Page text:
Consideration should be given to using supplementary planning documents for aspects of climate change (as a temporary measure) to speed up implementation. Higher sustainable building standards should be set nationally to reduce the burden to local authorities for evidence gathering and justifying viability. Development plan documents should set carbon reduction targets rather than energy supply targets. These are just a few paraphrased highlights from the slew of recommendations in a CLG commissioned report published a few months ago. I wanted to talk about some of its findings in our latest case study about using supplementary planning documents (SPDs) to address climate change, but this isn’t the kind of thing PAS case studies cover. (Don’t get me wrong, it’s not censorship. It’s just about using the appropriate media for the topic at hand. PAS case studies share good practice. They don’t comment on what national policy should say.)
I think it would be great if authorities could use SPDs to set high standards for sustainability – provided that the policies allowed for flexible solutions if a site can show that it isn’t feasible or viable to meet those standards. And that brings us quite swiftly to the crux of the issue: viability.
The concern is that inappropriately high sustainable building standards would put a burden on developers. This would have implications for housing delivery and potentially economic growth. So planners are left with the burden of stopping climate change whilst ensuring that growth and developers’ profits aren’t affected. It feels like an impossible position to be in.
The argument against using SPDs to set high standards is led by the developer community who consider them “to be ‘casual policy’ that would not stand up at examination.” And since they are not examined, authorities are “at liberty to include a variety of targets and requirements, which has led to increased uncertainty, risk and confusion amongst developers”, according to the CLG commissioned report.
The authorities that have built flexibility into their policies have managed to secure high standards of sustainability in many developments. When necessary they have negotiated appropriate solutions to meet sustainability requirements through carbon offsetting or contributions to decentralised energy schemes. This is in line with the zero carbon development consultations which propose ‘allowable solutions’ to address the carbon emissions that aren’t reduced through building design and energy efficiency. The SPD and climate change case study gives a few examples of approaches that have worked in this way.
At the moment, climate change policies need to be in a DPD. The CLG report, produced by Arup, emphasises the urgency of climate change and the need for planning to be empowered enough to react appropriately. One of the ways that Arup found that local authority planners aren’t empowered has to do with the time it takes to adopt development plan document (DPD) policies that set high standards for sustainability. They reported:
…local authorities have commented that in light of the time that it takes to prepare and adopt a DPD and the likelihood that the Inspector will delete any policies not supported by a very strong evidence base, the provision of interim or supporting planning guidance in the form of an SPD presents a better option than the alternative, which is to proceed in a ‘policy vacuum’ until such a time as a sound DPD can be prepared and adopted – which in many cases may be over three years from the time the climate change PPS was published.”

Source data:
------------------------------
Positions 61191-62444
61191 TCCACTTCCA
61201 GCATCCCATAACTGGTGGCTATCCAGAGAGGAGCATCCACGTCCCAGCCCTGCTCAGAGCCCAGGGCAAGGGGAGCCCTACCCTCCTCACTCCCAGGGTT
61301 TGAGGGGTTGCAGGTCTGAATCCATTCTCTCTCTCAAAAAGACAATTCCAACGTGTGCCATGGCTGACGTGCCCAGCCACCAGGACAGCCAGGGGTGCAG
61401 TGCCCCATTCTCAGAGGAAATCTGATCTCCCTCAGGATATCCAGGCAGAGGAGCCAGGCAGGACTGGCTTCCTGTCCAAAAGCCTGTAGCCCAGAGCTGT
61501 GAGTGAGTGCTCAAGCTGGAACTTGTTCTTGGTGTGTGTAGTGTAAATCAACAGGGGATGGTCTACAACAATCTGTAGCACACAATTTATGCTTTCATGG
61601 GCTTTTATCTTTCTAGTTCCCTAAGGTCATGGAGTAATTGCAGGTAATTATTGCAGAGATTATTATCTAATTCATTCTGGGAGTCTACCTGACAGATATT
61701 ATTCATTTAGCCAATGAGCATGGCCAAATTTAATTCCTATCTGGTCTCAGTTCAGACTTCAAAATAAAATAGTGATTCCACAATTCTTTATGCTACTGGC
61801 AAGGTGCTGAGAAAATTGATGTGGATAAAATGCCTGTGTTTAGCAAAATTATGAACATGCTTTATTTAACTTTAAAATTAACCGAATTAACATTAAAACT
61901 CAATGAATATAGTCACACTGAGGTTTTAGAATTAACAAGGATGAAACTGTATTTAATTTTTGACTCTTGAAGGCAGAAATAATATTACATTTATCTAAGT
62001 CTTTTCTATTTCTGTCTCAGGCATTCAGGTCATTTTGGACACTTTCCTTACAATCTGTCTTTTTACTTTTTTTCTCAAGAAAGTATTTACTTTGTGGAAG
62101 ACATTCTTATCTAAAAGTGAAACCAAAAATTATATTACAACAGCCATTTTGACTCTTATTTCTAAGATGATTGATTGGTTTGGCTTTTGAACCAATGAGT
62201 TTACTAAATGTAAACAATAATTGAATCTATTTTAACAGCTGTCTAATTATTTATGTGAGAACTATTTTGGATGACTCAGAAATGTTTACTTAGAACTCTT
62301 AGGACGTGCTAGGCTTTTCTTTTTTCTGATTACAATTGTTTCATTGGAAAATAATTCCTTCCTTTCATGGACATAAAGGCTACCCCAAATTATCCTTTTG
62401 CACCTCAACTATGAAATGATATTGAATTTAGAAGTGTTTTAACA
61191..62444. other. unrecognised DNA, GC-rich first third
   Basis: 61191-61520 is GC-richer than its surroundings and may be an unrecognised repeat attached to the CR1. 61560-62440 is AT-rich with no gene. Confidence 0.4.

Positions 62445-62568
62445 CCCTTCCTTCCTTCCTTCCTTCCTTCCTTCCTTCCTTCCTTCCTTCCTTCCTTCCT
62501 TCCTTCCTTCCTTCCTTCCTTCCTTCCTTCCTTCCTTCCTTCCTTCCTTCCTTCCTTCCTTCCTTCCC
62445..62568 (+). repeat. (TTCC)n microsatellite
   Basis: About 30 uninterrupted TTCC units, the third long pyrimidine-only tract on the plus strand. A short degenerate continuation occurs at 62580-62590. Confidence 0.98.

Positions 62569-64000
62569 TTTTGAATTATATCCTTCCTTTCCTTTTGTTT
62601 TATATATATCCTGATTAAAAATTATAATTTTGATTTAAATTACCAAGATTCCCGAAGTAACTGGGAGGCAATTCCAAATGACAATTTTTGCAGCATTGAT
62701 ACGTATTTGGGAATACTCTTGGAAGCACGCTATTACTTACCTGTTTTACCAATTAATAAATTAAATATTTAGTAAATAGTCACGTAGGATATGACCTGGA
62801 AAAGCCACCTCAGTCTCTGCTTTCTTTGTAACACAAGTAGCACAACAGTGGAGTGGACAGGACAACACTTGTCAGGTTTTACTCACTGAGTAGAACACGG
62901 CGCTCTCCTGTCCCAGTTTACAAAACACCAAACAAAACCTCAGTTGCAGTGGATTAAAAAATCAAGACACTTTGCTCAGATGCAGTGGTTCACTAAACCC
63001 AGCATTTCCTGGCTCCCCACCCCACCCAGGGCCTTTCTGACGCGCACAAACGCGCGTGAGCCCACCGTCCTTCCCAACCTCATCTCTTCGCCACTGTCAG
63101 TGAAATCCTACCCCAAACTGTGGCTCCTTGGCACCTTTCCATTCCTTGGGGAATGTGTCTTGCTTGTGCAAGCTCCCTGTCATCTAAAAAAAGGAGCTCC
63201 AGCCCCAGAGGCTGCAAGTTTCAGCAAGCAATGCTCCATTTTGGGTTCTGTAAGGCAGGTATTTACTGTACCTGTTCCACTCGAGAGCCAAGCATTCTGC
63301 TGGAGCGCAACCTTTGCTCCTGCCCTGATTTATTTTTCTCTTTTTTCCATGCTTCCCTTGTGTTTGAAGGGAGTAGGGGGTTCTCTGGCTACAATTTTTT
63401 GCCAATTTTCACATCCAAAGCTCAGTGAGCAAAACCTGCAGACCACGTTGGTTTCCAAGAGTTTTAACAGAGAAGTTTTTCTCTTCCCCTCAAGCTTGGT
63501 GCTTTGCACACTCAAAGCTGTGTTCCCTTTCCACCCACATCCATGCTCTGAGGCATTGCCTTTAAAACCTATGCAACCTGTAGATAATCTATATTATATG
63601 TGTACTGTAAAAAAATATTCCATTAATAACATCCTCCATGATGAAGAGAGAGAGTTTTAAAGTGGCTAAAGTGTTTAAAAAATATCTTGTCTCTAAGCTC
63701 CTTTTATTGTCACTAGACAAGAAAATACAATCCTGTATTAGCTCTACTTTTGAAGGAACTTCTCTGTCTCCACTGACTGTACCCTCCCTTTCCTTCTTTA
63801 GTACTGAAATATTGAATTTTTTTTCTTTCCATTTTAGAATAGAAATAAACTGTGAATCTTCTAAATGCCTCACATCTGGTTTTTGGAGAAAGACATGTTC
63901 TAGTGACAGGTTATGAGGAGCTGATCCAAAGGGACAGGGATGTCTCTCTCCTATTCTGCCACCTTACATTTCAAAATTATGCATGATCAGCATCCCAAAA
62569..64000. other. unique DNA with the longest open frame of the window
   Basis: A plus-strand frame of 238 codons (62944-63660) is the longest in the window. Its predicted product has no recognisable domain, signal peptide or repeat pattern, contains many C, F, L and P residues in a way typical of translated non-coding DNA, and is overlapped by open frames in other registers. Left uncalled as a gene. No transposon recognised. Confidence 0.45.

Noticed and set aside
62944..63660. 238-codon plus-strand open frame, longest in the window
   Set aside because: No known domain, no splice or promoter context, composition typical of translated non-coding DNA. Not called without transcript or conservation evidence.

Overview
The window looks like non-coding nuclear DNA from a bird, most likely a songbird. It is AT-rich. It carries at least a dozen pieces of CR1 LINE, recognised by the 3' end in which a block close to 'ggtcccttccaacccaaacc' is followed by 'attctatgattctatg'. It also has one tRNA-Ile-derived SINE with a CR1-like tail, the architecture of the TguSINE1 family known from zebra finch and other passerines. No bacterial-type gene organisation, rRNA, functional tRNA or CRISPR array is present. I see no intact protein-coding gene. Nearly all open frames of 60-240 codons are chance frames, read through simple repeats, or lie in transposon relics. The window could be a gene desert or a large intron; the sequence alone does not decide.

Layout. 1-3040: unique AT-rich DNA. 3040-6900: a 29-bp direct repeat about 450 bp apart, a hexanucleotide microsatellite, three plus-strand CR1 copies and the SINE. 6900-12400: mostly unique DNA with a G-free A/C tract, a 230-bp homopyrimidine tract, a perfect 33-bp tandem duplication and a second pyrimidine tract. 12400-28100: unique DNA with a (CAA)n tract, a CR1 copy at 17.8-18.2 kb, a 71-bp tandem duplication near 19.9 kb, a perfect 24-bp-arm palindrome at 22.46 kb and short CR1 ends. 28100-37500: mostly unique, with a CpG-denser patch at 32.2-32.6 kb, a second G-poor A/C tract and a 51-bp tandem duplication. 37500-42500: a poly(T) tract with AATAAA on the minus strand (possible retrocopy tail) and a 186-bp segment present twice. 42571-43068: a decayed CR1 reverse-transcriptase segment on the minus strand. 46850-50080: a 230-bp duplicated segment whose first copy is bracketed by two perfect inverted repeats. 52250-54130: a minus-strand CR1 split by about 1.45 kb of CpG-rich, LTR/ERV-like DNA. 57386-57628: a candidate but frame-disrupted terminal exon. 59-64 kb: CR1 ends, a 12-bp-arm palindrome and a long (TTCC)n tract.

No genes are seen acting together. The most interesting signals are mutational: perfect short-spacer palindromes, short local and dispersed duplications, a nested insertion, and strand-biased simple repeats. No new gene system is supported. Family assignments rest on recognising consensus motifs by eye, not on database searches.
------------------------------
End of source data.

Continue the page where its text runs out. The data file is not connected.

On the basis of the risk of proceeding in a ‘policy vacuum’ and to speed up implementation Arup recommended “that consideration be given to allowing aspects of climate change policy to be included within less formal supplementary planning documents.” This would be a temporary measure until the relevant DPDs have been adopted.
This recommendation may never be taken up and authorities may need to continue setting these policies in DPDs. There have already been a few examples where the Inspector supported sustainability SPDs in appeal decisions (discussed in my case study). But regardless of where the policies go, there are a few key points that I’ve learned from my research over the last few months that I want to share:
- If setting higher standards than those set nationally, you can base your evidence gathering approach on authorities that have already done it successfully. If their circumstances are similar enough to yours, you might be able to use the same studies.
- You can start to develop and support carbon offset and decentralised energy schemes. This will allow you to quickly adopt the ‘allowable solutions’ approach that will accompany zero carbon development.
- Don’t set a Merton type renewable energy target. As Arup said in their report, use carbon reduction targets rather than energy supply targets. Specifying that the target is met on-site is problematic and could result in perverse outcomes where less carbon reductions are achieved!
- Check out the good practice examples: Ashford, Aylesbury, Bath & NE Somerset, Brighton & Hove, Bristol, Cambridge, Dover, Milton Keynes, Plymouth, Tonbridge & Malling, Waveney…and more.
Just to be clear, this blog post is my understanding of the situation and it doesn’t necessarily represent the PAS stance on these issues.
The SPD and climate case study is hot off the press on the PAS website: Using supplementary planning documents to address climate change locally.
The CLG commissioned report was produced by Ove Arup & Partners Ltd and published on 9 March 2010. It’s available on the CLG website here: Take up and application of the policies in the planning policy statement on planning and climate change